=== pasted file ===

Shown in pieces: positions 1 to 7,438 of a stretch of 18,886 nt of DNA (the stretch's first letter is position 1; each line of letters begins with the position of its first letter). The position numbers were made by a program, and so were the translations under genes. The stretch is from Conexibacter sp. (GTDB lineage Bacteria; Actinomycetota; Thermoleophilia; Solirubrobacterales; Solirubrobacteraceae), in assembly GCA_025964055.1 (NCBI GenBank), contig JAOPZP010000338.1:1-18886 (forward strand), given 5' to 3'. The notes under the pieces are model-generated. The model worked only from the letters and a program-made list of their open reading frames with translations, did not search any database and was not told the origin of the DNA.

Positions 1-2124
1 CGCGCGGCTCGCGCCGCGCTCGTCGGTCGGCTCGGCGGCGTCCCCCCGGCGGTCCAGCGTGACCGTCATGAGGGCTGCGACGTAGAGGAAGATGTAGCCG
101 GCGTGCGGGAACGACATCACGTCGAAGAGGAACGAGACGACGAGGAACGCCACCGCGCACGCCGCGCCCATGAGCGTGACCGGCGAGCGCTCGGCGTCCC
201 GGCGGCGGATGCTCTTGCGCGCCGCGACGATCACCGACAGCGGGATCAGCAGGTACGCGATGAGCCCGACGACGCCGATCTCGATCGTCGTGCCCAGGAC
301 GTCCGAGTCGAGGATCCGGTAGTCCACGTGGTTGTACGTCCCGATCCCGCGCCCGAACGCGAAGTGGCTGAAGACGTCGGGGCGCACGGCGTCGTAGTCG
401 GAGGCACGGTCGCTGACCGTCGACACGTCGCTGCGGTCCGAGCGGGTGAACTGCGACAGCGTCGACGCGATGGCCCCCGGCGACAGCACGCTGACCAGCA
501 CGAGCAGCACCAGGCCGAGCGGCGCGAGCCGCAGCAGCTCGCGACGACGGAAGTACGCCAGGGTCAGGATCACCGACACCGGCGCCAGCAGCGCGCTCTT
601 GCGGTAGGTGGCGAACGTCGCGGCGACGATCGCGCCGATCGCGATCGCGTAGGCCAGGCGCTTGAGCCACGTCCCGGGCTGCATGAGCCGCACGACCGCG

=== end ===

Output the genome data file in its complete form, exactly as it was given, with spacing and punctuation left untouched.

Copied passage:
Shown in pieces: positions 1 to 7,438 of a stretch of 18,886 nt of DNA (the stretch's first letter is position 1; each line of letters begins with the position of its first letter). The position numbers were made by a program, and so were the translations under genes. The stretch is from Conexibacter sp. (GTDB lineage Bacteria; Actinomycetota; Thermoleophilia; Solirubrobacterales; Solirubrobacteraceae), in assembly GCA_025964055.1 (NCBI GenBank), contig JAOPZP010000338.1:1-18886 (forward strand), given 5' to 3'. The notes under the pieces are model-generated. The model worked only from the letters and a program-made list of their open reading frames with translations, did not search any database and was not told the origin of the DNA.

Positions 1-2124
1 CGCGCGGCTCGCGCCGCGCTCGTCGGTCGGCTCGGCGGCGTCCCCCCGGCGGTCCAGCGTGACCGTCATGAGGGCTGCGACGTAGAGGAAGATGTAGCCG
101 GCGTGCGGGAACGACATCACGTCGAAGAGGAACGAGACGACGAGGAACGCCACCGCGCACGCCGCGCCCATGAGCGTGACCGGCGAGCGCTCGGCGTCCC
201 GGCGGCGGATGCTCTTGCGCGCCGCGACGATCACCGACAGCGGGATCAGCAGGTACGCGATGAGCCCGACGACGCCGATCTCGATCGTCGTGCCCAGGAC
301 GTCCGAGTCGAGGATCCGGTAGTCCACGTGGTTGTACGTCCCGATCCCGCGCCCGAACGCGAAGTGGCTGAAGACGTCGGGGCGCACGGCGTCGTAGTCG
401 GAGGCACGGTCGCTGACCGTCGACACGTCGCTGCGGTCCGAGCGGGTGAACTGCGACAGCGTCGACGCGATGGCCCCCGGCGACAGCACGCTGACCAGCA
501 CGAGCAGCACCAGGCCGAGCGGCGCGAGCCGCAGCAGCTCGCGACGACGGAAGTACGCCAGGGTCAGGATCACCGACACCGGCGCCAGCAGCGCGCTCTT
601 GCGGTAGGTGGCGAACGTCGCGGCGACGATCGCGCCGATCGCGATCGCGTAGGCCAGGCGCTTGAGCCACGTCCCGGGCTGCATGAGCCGCACGACCGCG